What is most alarming about Judge Sweet’s opinion is his characterization (or more appropriately mischaracterization) of the CCPA’s Bergy case. Judge Sweet makes numerous quotes from Judge Rich’s opinion in Bergy on how 35 U.S.C. § 101 should be interpreted. But what Judge Sweet neglects to point out is that Judge Rich ruled in Bergy that a biologically pure culture was deemed to be patent-eligible under 35 U.S.C. § 101. Why did Judge Sweet neglect to point out this highly relevant fact? Instead, if the holding in Bergy is considered in appropriate context, it supports Myriad’s “isolated” BRCA1 and BRCA2 gene sequences as being at least patent-eligible under 35 U.S.C. § 101 because they don’t exist in nature and cannot exist without significant human intervention.
What takes Judge Sweet’s opinion from the sublime to the surreal is his ill-advised reliance upon the “machine or transformation” test from Bilski to invalidate Myriad’s method claims using this BRCA1 and BRCA2 gene sequence technology. In fact, Judge Sweet’s reasoning for distinguishing the Prometheus case makes even more glaring the problems in trying to apply the “machine or transformation” test from Bilski to medical diagnostic technologies such as those encompassed by Myriad’s method claims. See CAFC: Method for Calibrating Drug Dosage Is Transformative where I point out how “Judge Lourie’s opinion in Prometheus is clear evidence of how tortuous it is to apply the Bilski machine or transformation’ test objectively to drug dosage calibration methods like those in Prometheus.” That Judge Sweet would even rely so heavily on the Bilski test which is likely to be overturned by SCOTUS (and replaced with who knows what “test”) to invalidate Myriad’s method claims doesn’t seem very wise (or prudent) to me.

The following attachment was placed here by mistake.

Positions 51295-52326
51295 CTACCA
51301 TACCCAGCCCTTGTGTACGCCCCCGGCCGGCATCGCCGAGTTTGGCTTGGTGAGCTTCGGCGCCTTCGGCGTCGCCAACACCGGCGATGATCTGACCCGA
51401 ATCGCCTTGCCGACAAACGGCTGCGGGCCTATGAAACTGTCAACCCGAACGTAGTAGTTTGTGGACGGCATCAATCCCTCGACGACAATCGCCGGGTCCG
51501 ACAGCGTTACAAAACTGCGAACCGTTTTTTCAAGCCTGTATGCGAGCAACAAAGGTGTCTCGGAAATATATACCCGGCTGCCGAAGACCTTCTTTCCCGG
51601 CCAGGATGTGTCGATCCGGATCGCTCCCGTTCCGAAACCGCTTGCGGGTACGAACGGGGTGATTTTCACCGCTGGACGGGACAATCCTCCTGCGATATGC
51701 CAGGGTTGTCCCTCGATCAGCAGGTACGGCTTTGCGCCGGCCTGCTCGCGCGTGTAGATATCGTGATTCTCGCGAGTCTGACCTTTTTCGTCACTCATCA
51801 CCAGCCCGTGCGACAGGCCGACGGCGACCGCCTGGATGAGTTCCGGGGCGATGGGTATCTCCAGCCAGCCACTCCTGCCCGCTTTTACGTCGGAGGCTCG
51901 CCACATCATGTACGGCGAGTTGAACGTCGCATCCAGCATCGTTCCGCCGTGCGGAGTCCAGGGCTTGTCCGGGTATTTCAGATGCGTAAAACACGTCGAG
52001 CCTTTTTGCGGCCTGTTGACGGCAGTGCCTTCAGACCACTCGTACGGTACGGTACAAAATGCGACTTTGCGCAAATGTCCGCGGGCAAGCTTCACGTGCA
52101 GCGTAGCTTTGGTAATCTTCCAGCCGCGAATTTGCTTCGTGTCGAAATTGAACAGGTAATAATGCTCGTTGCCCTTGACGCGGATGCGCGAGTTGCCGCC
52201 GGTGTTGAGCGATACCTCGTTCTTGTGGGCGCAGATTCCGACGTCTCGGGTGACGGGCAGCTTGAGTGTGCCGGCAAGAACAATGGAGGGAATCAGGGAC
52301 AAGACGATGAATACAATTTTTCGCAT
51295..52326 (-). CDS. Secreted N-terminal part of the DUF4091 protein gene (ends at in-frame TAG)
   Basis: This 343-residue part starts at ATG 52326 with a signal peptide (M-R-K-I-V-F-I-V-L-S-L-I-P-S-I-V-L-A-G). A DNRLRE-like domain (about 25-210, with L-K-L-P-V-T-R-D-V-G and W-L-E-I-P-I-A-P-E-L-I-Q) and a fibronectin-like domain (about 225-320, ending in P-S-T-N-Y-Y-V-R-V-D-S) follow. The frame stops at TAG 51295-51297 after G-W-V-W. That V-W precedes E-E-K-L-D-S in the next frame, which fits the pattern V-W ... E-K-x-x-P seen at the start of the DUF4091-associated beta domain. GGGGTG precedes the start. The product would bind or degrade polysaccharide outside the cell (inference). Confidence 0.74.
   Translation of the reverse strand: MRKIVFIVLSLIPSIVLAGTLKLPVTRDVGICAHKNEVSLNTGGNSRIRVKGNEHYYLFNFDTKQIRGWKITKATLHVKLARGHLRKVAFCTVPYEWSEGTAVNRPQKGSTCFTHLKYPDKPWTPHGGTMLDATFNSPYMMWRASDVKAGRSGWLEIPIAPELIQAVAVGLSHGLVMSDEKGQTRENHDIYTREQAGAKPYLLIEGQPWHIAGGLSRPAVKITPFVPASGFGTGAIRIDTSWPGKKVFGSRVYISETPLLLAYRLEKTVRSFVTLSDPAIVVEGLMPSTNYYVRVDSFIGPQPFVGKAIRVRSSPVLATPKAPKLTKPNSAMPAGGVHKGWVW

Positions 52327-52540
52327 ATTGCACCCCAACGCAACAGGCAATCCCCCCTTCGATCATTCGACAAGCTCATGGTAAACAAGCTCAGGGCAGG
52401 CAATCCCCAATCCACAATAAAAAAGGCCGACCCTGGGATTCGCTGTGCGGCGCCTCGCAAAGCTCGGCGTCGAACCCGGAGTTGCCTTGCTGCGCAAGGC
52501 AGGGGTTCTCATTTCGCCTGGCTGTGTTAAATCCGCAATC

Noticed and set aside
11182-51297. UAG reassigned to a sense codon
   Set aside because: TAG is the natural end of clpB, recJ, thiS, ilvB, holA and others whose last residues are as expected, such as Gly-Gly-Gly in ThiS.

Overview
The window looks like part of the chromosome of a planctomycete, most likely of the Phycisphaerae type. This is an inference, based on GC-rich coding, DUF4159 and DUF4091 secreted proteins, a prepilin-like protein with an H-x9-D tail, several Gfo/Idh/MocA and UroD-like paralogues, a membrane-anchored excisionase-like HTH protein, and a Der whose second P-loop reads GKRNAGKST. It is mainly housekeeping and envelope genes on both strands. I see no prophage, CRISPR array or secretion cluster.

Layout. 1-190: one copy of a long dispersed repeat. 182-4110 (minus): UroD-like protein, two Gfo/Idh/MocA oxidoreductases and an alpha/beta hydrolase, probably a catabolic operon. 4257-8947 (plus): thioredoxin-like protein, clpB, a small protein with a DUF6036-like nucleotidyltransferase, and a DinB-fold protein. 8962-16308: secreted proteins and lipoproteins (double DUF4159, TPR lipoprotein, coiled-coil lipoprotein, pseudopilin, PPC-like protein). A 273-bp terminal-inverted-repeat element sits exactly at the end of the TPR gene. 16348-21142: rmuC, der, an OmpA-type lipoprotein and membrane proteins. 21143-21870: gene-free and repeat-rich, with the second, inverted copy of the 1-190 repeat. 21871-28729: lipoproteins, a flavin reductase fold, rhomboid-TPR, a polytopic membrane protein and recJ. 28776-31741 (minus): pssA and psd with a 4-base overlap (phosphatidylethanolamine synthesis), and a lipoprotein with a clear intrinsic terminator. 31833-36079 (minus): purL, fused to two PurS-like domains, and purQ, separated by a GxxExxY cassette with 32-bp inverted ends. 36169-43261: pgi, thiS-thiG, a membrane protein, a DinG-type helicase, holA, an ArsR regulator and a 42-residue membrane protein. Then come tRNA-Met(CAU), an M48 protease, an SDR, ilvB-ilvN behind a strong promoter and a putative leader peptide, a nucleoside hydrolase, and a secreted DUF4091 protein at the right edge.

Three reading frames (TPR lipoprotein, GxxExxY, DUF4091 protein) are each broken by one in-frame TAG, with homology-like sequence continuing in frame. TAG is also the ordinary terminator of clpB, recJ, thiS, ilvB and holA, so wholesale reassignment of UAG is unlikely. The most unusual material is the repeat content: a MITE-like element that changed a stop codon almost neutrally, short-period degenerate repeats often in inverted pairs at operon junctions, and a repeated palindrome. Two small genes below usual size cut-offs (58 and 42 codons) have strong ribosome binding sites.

In the end, it is my considered opinion that Judge Sweet knew the result he wanted to reach (i.e., invalidate Myriad’s patents), and simply cobbled together a justification for it. (Treating the claims in Myriad’s patents are a “lawyer’s trick” also doesn’t suggest impartiality.) If nothing else, there is enough of a dispute about the essential facts needed to reach Judge Sweet’s conclusion to deny the plaintiff’s motion for summary judgment of invalidity based on 35 U.S.C. § 101. That Judge Sweet needed to spend 152 pages trying to justify his grant of plaintiff’s motion for summary judgment speaks volumes about why this grant was inappropriate.
But then, that’s my opinion. Even so, I do hope the Federal Circuit thoroughly trounces Judge Sweet’s opinion. It’s “bad law” based on “badly distorted facts,” as my article of 30 years past shows. Just the holdings in Bergy and Diamond v. Chakrabarty alone should be enough to overturn this misguided ruling in AMP.
*© 2010 Eric W. Guttag